He put up prolific numbers every single year of his career, obliterated the touchdown record (530), and captured three conference championships with two different franchises, and set the stage for the NFL as we know it today where quarterbacks rule Sunday every week.
He did it all with class, it was never about him and his down-to-earth personality, and vibrant sense of humor made him a favorite among NFL fans, even if they were not Colts or Broncos fans.
Of all the playoff loses that Manning has suffered in his career, this might have been the worst of them considering the circumstances in which it happened, and to whom it was against.
We've seen Manning have bad games in the postseason before, but that was because teams figured out that Manning had to be blitzed constantly and forced out of the pocket; and every time he lost those games it was easy to think, 'well maybe next year.' This is the first time in Manning's career that we are left wondering if this is the end?
Not that the Colts didn't have a good game-plan against Manning, but watching him look every bit the part of a 38-years old quarterback as he struggled to push the ball down field, was inaccurate and lacked any arm strength in his right arm was disturbing.
It was painful to watch even more so since it came against the same franchise he put back on the NFL map, the Indianapolis Colts. All the wins, the losses, the good times, and the bad times Manning had with the Colts seemed to revisit him as if his life went before his eyes. When the dust settled, Andrew Luck was left standing as his true heir apparent. The torch that everyone was waiting to be passed from one great Colts quarterback to the next happened on Sunday, culminating in a handshake as the teams walked off the field.
When asked if he would be back in 2015, Manning didn't sound optimistic.
"Uh, yeah, I guess I just can't give that simple answer. I'm processing it. I can't say that. I could not say that.''
There is a lot of uncertainty in Denver. The Broncos window may have closed on them on Sunday. They have a number of free agents, including Demarius Thomas and Julius Thomas. Plus the coaching staff may get pouched for head coaching jobs in the league. There was even a rumor that John Fox was going to get fired, which the Broncos quickly and vehemently denied. Fox will be back in Denver, but if 2015 were a transition year, why would he even want to stick around and get fired in January of 2016?
If it is the end of the Manning era, we have nothing to say but thank you for all the memories. He was one of the best to ever play -- maybe even the smartest to ever play. Perhaps we see him one day on the sidelines again as a coach, or maybe on TV as a late show host, or NFL analyst. One thing is for sure, we will see Manning in Canton, Ohio in the Hall of Fame in the near future.
Now to some controversy!
Well Dallas fans you know what they say about karma? Can't say I feel bad for the Dallas Cowboys, they were on borrowed time to begin with since they were given a gift by the officials in the fourth quarter of their wild card game against Detroit. That being said they got robbed and should have had a real opportunity to beat the Packers on Sunday.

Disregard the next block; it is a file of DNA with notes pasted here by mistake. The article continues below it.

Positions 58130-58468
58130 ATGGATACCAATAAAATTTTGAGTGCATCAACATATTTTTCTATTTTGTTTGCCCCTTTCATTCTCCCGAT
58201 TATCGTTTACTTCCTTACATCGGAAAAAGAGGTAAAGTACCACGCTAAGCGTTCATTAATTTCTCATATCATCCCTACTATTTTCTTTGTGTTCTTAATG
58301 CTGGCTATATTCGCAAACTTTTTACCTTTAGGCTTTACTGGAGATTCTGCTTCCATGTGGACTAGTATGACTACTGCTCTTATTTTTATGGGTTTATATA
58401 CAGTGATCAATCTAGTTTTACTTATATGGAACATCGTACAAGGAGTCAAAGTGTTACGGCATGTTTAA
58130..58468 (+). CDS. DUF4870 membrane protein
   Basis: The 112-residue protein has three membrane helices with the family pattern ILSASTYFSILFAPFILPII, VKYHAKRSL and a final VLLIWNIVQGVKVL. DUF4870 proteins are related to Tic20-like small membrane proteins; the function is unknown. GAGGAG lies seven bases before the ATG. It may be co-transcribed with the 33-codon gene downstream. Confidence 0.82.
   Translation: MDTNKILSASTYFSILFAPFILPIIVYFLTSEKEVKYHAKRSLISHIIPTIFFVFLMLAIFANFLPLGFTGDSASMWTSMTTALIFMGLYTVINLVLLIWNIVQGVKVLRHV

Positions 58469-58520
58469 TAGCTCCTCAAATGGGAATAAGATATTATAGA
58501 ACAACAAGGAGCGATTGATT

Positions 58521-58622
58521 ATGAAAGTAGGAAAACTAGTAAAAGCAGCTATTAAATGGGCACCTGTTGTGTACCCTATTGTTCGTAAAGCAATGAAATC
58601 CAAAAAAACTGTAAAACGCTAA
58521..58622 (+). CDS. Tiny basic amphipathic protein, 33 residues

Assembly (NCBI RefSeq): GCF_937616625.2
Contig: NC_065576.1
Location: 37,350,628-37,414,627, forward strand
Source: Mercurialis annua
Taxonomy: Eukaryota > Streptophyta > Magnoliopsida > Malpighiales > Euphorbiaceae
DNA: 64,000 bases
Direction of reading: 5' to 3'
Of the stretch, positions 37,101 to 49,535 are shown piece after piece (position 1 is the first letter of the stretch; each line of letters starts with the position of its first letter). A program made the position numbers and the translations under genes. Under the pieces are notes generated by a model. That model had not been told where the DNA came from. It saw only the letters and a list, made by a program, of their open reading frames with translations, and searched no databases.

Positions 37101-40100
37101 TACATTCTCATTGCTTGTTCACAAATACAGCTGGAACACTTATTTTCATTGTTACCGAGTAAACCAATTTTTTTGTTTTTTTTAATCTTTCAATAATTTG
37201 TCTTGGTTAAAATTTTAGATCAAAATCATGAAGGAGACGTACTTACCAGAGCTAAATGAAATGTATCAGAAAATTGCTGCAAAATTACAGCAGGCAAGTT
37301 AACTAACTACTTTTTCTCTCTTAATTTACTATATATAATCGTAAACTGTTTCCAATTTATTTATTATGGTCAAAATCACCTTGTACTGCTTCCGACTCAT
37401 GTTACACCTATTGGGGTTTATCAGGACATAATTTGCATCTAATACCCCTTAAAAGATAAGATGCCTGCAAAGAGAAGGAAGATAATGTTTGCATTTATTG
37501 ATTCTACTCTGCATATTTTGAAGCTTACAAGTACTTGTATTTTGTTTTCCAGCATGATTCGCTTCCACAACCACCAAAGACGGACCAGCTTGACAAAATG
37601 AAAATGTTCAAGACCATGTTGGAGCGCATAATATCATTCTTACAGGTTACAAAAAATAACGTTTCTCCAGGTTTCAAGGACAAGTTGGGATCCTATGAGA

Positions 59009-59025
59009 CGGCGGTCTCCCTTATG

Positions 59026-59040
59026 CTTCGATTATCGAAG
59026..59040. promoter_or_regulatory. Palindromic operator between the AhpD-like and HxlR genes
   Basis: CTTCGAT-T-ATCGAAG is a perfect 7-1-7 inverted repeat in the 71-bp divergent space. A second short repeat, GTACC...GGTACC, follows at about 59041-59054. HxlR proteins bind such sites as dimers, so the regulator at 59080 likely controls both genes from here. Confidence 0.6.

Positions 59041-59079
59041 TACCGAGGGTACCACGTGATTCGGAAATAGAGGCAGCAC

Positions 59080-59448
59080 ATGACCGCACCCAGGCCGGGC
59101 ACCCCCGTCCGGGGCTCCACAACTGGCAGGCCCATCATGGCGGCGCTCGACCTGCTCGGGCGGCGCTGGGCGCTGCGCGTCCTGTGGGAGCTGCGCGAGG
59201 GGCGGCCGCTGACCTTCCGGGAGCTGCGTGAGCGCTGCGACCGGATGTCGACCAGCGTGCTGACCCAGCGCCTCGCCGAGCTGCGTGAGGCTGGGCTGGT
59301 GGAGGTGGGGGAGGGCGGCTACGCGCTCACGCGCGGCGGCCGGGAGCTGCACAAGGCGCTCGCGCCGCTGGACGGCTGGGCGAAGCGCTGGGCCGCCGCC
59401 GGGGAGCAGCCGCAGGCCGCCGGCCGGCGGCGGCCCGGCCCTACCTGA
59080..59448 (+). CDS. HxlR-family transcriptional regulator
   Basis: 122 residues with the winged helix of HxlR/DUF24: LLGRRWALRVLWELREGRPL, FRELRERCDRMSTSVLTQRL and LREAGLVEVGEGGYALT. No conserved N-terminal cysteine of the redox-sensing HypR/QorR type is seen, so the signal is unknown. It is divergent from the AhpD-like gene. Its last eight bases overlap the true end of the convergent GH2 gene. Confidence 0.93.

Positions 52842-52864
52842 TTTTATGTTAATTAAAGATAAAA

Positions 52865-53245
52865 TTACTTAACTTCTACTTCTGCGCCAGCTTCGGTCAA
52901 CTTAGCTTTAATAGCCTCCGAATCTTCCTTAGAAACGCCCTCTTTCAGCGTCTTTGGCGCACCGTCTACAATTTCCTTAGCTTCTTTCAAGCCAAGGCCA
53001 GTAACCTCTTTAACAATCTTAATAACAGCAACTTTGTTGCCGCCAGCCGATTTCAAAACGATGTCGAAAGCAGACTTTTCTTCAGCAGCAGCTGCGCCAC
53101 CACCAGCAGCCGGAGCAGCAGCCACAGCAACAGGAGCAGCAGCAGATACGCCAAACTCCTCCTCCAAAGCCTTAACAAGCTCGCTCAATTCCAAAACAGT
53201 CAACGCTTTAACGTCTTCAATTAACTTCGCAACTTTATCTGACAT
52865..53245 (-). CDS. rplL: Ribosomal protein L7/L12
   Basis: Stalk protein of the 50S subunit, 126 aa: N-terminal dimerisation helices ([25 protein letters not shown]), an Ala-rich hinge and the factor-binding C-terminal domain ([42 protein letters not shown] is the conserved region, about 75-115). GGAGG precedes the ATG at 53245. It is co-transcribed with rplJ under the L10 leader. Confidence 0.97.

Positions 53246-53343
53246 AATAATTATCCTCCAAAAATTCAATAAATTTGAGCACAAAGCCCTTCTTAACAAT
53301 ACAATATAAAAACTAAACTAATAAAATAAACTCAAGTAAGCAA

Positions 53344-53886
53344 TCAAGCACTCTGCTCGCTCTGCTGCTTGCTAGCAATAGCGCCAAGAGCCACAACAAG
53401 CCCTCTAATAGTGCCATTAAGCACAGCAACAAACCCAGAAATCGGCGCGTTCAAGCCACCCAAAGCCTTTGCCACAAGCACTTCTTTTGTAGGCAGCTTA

Dez Bryant made a spectacular leaping catch on fourth and two to spot the ball at the Packers 1-yard line, but after instant replay the call was reversed, citing that Bryant didn't have possession of the ball all the way down. How? How could the NFL get it wrong again for the second straight week?
To be fair the officials are not to blame for this, they interpreted a badly written rule correctly. Known also as the "Calvin Johnson rule," when a receiver makes a catch they have to complete the process of the catch without the ball hitting the ground. If you remember the infamous Johnson play, he caught a touchdown, put the ball down as if to give it the referee and they called in an incompletion. Go figure.
What is to blame is the system and the rulebook. This is a horrific rule that should be thrown out. Bryant made the catch. If you watch the replay one can see that he has possession and makes three steps before falling down at the one. It is the moment his body hits the ground that the ball pops out. It looked like a catch, it should have been a catch. But it wasn't.
How is it that the ground can't force a fumble, but can force an incompletion on a play like this? Many have cited that this rule has been called consistently since 2010, but I haven't seen anyone point out any other play other than the Johnson play that illustrates this. I have seen many plays in which receivers made catches, fall and drop the ball afterwards, and nobody calls it incomplete. That's a fact.
Sure Bryant was holding the ball like a loaf of bread, something he does way too often, but he had his hand underneath the ball when he fell to the ground. The force jarred the ball out. If he had been bobbling the ball all the way through, or if it were obvious that the ball was slipping out of his hands while he was starting to trip, then I could understand it being called incomplete.
I don't want to hear from so-called butt-on-the-couch experts who try to say otherwise. I heard what Bryant said when asked about the play. He was involved in it, he made the catch and would clearly remember what happened better than you and I. I will side with Bryant on this one.
Roger Goodell better hope such calls do not happen in the next three ball games, because if Super Bowl XLIX is determined by a ridiculous item in a rulebook, then the NFL can kiss it's status as the number 1 national sport good bye.